What has been the impact of the project?
The EU funded this project as part of its efforts supporting innovative SMEs. Because of the financial benefits it has generated, this project has been a very good investment.
The motivation, which was there from the very beginning, was that the human aspect of the project would lead to something tangible and interesting. So in terms of the impact on our daily lives, I think that the project has strongly contributed to this because we are enabling the manipulation of matter on the nanoscale. Only because we are able to this can more and more smart devices be integrated and embedded into practically every element of our increasingly digitized society.
How did you become involved in the project?
The coordinator of the UNIVSEM project approached Amires because we have a good reputation in handling the administration of European projects. Project management can be a success factor for a project if it is done properly – particularly in exploitation, in turning innovation into real-world products. The added value we provided was to find partners with the right fit in technology and facilitate their communication. This is the most demanding part of the conceptualization and proposal preparation.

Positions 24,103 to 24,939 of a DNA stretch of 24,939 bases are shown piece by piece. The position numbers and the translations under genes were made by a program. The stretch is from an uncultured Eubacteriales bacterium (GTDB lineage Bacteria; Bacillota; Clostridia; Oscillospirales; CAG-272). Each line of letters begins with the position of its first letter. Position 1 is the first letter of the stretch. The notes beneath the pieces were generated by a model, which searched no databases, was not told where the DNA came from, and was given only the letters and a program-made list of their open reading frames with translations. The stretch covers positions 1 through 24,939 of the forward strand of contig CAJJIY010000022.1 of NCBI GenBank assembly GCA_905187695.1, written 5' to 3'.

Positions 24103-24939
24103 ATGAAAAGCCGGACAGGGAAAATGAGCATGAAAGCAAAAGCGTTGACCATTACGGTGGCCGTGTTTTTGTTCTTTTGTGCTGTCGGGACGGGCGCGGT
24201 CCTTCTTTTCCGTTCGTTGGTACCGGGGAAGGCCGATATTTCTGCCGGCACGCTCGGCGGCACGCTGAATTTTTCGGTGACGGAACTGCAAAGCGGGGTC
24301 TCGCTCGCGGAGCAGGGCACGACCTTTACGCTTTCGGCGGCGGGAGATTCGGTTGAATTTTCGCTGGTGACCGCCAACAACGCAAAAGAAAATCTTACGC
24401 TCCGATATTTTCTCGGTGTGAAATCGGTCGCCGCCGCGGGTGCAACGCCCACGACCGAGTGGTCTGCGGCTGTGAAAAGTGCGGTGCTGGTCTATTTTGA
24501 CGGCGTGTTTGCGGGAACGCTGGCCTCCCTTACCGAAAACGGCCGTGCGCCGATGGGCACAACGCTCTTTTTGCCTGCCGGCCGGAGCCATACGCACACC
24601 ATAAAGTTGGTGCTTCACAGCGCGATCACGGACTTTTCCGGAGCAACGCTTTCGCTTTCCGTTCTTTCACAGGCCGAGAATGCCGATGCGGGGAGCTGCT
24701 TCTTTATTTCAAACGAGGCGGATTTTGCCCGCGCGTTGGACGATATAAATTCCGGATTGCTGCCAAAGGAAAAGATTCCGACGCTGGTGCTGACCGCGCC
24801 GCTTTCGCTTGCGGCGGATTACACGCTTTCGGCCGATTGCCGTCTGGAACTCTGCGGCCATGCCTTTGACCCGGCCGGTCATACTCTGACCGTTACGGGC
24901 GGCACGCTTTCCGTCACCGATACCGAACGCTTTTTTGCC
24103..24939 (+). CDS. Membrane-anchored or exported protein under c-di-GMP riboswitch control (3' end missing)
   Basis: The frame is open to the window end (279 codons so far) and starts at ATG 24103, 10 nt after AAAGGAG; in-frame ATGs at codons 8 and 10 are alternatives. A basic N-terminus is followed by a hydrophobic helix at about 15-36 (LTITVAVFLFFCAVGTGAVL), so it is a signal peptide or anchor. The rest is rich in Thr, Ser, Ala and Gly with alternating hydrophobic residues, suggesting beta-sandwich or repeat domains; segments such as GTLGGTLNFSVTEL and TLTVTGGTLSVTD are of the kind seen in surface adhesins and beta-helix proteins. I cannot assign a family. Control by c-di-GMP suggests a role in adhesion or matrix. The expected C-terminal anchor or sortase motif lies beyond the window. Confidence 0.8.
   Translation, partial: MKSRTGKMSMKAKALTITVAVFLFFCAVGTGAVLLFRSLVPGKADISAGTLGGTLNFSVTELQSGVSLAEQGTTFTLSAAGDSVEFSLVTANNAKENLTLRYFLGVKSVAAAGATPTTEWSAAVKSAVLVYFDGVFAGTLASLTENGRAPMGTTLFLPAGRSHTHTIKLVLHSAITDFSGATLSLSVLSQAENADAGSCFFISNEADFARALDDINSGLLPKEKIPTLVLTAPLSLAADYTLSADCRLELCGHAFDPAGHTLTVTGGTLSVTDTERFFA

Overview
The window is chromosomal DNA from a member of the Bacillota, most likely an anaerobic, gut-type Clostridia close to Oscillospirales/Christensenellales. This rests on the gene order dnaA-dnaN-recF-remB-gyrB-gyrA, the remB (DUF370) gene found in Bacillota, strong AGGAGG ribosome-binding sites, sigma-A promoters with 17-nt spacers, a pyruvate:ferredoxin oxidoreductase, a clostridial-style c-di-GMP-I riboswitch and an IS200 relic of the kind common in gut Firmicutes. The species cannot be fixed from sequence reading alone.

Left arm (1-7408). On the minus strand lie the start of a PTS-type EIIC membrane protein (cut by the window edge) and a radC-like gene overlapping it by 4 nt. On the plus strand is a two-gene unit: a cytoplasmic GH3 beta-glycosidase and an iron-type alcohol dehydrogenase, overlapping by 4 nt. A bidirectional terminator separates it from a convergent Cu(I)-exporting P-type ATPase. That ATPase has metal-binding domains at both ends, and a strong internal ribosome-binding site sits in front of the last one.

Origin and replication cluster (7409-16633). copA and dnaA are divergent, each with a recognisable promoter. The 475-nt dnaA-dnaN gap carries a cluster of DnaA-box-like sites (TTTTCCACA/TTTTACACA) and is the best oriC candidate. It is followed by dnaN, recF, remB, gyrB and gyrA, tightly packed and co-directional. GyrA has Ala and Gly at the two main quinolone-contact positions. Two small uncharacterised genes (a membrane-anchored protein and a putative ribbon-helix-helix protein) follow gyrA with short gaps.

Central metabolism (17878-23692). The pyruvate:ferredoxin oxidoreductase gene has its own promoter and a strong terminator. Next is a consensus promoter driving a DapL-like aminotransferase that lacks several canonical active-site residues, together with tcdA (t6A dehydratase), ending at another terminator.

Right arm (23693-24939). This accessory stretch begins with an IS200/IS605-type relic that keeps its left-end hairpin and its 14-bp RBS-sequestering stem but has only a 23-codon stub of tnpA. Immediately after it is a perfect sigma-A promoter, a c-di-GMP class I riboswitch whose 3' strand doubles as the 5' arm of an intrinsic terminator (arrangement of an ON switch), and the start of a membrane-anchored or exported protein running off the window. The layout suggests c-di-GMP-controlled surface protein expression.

What are the benefits of EU-funded projects?
When we want to innovate at the individual level of the European supply chain, as was exactly the case with UNIVSEM, we need to have a pan-European funding scheme. If we did not have this, this integration would be extremely difficult and would not come at the time when it is needed by the market. Innovation is not driven by the availability of funding for research; it is driven by the market and its needs. For us, the timing of this project was fantastic and everything came together at the right moment. I think that every company should consider collaborative projects as an opportunity in their ‘toolbox’ of potential financing options.
There is another advantage of European projects – the consortium shares the risk of working with new partners and enables expansion into new technologies and new markets. Without this tool of EU support – and the chance to share costs, expertise and responsibilities – companies would not do it alone.
Because of the free movement of people and the integration of our economies, it is now possible to run a business across the whole of Europe. This is the way we should be working, strengthening our ecosystems and geo-clusters to create a group of similar-thinking and market-targeting companies. Unless we want to go back to the beginning and try to develop everything on our own, spend more resources – both financial and human, this is simply the way to go.
And, of course, there are other interesting aspects on a human level: several PhDs were completed during our project; a number of articles were published in well-regarded scientific journals; and we saw other locations and enriched our cultures.